Sending Signals Into Space: Is it Really a Bad Idea?

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S. Shostak (2014), JBIS, 67, pp.27-29

Refcode: 2014.67.27
Keywords: Extraterrestrial intelligence, SETI, METI, interstellar flight, active SETI, contact

Abstract:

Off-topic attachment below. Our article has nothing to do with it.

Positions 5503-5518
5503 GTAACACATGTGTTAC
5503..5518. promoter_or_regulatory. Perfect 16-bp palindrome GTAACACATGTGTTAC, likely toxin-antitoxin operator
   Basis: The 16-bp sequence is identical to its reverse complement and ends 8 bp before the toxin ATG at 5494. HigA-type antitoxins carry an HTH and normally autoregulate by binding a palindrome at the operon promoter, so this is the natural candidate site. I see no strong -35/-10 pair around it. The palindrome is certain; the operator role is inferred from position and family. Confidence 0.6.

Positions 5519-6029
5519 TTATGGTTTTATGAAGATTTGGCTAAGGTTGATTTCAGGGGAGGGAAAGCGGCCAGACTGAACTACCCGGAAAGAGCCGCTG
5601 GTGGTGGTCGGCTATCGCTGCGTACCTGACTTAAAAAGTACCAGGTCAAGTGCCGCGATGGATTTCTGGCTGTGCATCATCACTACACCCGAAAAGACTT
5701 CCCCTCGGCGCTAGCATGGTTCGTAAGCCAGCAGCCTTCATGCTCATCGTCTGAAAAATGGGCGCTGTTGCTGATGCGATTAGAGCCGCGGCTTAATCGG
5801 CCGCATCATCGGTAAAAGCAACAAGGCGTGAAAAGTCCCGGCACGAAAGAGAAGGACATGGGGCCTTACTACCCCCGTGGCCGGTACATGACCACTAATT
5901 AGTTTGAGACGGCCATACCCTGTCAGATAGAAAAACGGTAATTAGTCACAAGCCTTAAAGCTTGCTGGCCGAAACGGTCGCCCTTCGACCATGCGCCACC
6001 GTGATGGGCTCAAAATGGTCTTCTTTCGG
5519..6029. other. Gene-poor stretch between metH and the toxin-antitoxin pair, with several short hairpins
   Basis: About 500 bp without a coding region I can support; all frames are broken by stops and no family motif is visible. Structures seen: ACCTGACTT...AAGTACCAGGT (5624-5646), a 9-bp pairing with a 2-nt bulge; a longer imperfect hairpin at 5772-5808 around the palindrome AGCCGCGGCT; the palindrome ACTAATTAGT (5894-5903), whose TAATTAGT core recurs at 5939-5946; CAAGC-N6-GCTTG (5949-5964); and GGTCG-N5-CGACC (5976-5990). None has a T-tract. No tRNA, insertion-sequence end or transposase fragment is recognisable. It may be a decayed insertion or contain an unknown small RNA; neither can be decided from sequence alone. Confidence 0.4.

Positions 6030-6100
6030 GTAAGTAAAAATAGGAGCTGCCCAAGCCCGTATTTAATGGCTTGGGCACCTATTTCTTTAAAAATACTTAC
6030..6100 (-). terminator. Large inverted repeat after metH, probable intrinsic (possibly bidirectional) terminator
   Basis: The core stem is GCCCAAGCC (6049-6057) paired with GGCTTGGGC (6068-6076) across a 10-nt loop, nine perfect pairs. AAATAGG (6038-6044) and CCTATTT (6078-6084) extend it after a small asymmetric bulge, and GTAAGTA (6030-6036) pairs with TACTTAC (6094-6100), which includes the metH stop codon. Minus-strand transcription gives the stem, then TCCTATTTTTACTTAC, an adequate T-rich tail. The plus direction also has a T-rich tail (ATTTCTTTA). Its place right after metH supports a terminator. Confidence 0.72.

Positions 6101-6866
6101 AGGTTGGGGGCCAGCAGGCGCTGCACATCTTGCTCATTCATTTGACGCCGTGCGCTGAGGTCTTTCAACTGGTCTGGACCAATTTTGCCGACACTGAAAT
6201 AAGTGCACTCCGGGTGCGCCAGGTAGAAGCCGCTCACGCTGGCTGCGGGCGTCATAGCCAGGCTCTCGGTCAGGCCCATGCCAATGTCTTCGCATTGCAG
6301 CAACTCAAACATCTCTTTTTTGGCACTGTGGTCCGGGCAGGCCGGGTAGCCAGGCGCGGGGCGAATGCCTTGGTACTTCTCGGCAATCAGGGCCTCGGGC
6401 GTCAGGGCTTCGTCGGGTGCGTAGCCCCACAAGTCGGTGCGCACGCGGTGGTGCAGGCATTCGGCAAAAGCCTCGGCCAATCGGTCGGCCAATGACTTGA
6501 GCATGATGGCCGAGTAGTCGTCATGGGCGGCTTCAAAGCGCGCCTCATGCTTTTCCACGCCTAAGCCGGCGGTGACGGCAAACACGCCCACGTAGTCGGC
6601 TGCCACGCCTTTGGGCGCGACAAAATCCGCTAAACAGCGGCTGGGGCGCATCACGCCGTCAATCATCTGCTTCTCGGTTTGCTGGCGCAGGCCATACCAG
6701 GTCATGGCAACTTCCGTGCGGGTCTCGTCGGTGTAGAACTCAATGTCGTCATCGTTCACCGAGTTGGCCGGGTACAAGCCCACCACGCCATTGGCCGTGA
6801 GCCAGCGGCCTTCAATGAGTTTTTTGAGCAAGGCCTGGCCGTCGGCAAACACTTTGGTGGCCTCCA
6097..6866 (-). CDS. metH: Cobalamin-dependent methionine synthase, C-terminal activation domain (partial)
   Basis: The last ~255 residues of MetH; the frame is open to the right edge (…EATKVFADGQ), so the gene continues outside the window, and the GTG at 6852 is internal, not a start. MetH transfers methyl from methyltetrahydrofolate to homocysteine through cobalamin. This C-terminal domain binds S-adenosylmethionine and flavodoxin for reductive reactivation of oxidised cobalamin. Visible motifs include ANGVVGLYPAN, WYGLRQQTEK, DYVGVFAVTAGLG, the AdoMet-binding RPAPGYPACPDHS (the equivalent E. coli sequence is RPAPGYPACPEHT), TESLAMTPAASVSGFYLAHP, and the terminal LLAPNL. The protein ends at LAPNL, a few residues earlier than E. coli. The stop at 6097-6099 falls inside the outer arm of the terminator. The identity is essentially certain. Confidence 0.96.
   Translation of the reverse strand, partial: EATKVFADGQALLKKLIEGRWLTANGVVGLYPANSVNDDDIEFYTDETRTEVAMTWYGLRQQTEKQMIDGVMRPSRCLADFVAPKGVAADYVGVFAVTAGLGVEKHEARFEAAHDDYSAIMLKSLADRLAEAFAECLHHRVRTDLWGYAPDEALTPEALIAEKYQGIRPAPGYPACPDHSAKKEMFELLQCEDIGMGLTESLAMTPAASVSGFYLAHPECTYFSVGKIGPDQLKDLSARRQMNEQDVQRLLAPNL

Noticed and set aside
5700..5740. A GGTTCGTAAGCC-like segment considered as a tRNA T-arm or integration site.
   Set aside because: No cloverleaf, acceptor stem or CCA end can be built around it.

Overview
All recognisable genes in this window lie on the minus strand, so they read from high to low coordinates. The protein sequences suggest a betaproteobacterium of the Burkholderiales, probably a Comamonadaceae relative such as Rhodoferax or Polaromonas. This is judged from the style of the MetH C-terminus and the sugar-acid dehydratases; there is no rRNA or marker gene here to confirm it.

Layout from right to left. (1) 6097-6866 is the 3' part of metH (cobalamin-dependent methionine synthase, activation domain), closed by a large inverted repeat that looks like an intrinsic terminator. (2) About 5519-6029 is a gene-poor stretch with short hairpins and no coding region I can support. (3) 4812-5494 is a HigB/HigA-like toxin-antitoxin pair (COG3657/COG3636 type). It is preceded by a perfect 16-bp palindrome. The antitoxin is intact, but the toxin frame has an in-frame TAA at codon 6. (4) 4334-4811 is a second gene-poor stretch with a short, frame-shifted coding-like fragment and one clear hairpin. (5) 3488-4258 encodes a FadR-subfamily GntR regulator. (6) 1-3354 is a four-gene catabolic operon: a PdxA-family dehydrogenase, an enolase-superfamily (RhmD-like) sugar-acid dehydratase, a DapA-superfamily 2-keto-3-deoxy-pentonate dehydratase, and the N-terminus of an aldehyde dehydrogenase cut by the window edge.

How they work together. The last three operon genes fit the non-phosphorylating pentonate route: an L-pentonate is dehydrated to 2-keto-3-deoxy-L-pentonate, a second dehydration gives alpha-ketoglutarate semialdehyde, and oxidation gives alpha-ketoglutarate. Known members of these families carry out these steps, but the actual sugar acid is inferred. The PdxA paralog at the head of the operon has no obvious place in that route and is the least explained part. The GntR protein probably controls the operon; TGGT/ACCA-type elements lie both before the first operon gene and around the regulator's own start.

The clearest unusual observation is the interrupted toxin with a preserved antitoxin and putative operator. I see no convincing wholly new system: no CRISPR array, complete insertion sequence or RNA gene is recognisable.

We dispute the proposed policy of restricting certain categories of transmissions towards the sky, made in the interest of reducing danger to our planet from unknown beings. Those who favor such restrictions argue that by minimizing signals, or subjecting such transmissions to review, we would also lessen the possibility of a hostile response. However, we demonstrate that any putative extraterrestrials who are in possession of technology that would allow them to threaten our world, will also be able to detect the unintentional leakage signals that humans have been pouring into space since the Second World War, thus vitiating the effectiveness of the proposed restrictions. Furthermore, international consultation about transmission content suggested as a defense against interstellar offense is an uncertain policy at best. In addition, restrictions on strong signals would be an unacceptable, and unending, brake on human technical development.

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